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College of Agriculture employees participate in leadership program

Published: 03/13/2014 1:54PM
By: booner

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Dr. Erika Styles (left), a Fort Valley State University assistant professor of agricultural economics and Terrence Wolfork, FVSU’s assistant administrator for communications, conferencing and technology participated in the Lead21 professional development program.

An elite leadership program selected two Fort Valley State University employees to join its ranks.

Dr. Erika Styles, assistant professor of agricultural economics and Terrence Wolfork, assistant administrator for communications, conferencing and technology, participated in Lead21, a program that focuses on developing leaders at land-grant universities.

To be selected for Lead21, Styles and Wolfork submitted an application and 500 word essay to the Lead21 board stating their goals and reasons for wanting to participate. They are among more than 70 participants.

As participants of Lead21, Styles and Wolfork attended three one -week sessions in Minneapolis, Kansas City and Washington, D.C. During the sessions, they utilized a self-evaluation process to measure leadership potential. They also attended seminars that concentrated on professional development and learned from peers through group activities.

“Participation in Lead21 will aid me in executing my goal of becoming an effective administrator at a land-grant university,” Styles said. The assistant professor said she was inspired to participate in the program because of the challenges some land- grant universities are facing such as budget cuts and elimination. “Thus, it is imperative for land-grant institutions to identify and cultivate future leaders to handle these obstacles while supporting the land-grant mission,” Styles said. Styles also received a $5,000 scholarship from the National Institute of Food and Agriculture (NIFA) to partially cover the cost of tuition for Lead21.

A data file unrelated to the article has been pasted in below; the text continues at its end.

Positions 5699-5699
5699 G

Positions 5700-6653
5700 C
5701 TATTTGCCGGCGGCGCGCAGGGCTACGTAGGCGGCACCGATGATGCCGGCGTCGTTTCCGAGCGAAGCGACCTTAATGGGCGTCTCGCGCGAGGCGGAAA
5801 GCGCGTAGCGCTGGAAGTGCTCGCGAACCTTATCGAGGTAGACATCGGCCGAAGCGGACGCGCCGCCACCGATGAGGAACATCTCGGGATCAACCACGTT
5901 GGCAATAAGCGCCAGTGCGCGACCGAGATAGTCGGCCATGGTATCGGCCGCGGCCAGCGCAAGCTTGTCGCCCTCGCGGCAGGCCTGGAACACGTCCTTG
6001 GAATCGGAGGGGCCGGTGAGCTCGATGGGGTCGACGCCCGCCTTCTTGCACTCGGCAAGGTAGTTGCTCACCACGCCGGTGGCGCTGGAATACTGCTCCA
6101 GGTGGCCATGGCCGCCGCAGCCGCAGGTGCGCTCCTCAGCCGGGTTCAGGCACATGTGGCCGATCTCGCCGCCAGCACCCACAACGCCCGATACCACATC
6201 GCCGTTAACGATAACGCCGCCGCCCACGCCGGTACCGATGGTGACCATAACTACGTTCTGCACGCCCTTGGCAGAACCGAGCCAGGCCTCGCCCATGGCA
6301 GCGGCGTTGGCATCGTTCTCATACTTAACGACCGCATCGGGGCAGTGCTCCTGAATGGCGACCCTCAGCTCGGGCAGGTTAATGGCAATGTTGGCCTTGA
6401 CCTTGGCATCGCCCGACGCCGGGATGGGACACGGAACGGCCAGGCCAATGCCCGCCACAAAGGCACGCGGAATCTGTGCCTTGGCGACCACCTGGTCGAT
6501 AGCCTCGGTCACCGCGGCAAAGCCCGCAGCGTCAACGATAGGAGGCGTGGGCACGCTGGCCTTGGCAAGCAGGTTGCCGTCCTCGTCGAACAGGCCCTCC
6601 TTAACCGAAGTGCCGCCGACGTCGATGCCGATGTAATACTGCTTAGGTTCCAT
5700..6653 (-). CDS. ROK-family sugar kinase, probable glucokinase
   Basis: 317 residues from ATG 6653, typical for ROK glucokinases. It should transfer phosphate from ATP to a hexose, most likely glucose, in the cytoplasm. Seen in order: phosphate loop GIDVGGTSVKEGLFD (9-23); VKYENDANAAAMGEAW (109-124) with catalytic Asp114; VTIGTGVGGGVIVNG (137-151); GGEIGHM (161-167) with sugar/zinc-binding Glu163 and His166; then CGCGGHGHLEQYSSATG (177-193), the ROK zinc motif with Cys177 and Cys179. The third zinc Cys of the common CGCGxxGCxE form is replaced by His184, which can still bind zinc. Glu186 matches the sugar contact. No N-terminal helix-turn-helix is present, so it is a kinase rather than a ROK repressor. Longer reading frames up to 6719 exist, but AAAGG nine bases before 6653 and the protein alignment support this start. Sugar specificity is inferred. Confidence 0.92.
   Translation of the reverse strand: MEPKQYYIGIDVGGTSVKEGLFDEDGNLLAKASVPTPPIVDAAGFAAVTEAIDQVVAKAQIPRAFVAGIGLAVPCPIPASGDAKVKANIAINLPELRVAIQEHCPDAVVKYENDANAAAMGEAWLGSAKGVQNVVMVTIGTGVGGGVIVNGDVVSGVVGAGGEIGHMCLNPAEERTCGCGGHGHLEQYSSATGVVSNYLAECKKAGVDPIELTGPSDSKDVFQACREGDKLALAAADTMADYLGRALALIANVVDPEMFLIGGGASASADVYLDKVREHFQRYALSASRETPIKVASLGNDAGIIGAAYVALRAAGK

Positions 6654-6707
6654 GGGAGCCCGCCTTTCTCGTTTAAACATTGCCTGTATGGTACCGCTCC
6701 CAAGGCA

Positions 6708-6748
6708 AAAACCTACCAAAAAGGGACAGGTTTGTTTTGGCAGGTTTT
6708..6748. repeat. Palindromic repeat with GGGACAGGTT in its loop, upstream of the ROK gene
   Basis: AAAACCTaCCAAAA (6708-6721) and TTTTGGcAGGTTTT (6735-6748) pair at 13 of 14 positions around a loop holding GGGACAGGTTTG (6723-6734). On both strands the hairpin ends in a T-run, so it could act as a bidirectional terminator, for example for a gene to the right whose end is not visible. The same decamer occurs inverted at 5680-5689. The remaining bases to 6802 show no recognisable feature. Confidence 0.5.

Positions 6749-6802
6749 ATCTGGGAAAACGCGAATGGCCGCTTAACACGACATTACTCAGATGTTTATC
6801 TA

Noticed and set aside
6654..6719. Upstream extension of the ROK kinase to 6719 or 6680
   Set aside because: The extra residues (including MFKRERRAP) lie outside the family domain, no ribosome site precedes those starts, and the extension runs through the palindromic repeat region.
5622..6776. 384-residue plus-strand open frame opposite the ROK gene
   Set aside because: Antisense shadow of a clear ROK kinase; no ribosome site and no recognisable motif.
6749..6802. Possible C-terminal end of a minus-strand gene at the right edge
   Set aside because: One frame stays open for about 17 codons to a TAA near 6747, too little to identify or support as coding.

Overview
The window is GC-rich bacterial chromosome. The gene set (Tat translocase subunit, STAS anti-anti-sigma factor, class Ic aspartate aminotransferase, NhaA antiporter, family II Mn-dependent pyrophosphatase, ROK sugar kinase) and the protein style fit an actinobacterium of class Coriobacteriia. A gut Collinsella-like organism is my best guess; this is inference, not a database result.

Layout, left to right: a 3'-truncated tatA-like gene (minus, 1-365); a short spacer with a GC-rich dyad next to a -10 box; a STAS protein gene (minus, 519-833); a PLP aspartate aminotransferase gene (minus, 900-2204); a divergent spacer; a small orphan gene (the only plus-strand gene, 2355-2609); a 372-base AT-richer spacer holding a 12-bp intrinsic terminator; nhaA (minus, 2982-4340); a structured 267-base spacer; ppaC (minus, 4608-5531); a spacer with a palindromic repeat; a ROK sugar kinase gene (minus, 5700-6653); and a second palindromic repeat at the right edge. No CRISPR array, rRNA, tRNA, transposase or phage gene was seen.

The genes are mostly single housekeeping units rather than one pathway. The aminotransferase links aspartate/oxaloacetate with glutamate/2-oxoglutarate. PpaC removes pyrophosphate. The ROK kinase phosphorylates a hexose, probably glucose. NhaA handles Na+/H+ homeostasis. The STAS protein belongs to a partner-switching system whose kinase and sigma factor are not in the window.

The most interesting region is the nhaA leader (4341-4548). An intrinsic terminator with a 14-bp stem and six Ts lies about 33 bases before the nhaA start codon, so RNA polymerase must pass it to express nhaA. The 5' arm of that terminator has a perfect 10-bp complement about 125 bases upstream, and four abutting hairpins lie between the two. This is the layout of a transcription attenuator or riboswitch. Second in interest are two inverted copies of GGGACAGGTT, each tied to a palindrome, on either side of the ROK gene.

Wolfork said Lead21 will make him a more efficient employee at FVSU. He said the weeklong sessions greatly enhanced his leadership skills which have increased his knowledge concerning individual, team and organizational behavior and motivation.

“I believe that to be a good leader, one must always engage in life-long development through either informal or formal processes. Lead21 has taught me how to know myself and to be able to understand differences in individual and team dynamics,” Wolfork said.

Lead21 was created in 2004. Wolfork and Styles are two of six FVSU employees to participate in the leadership program.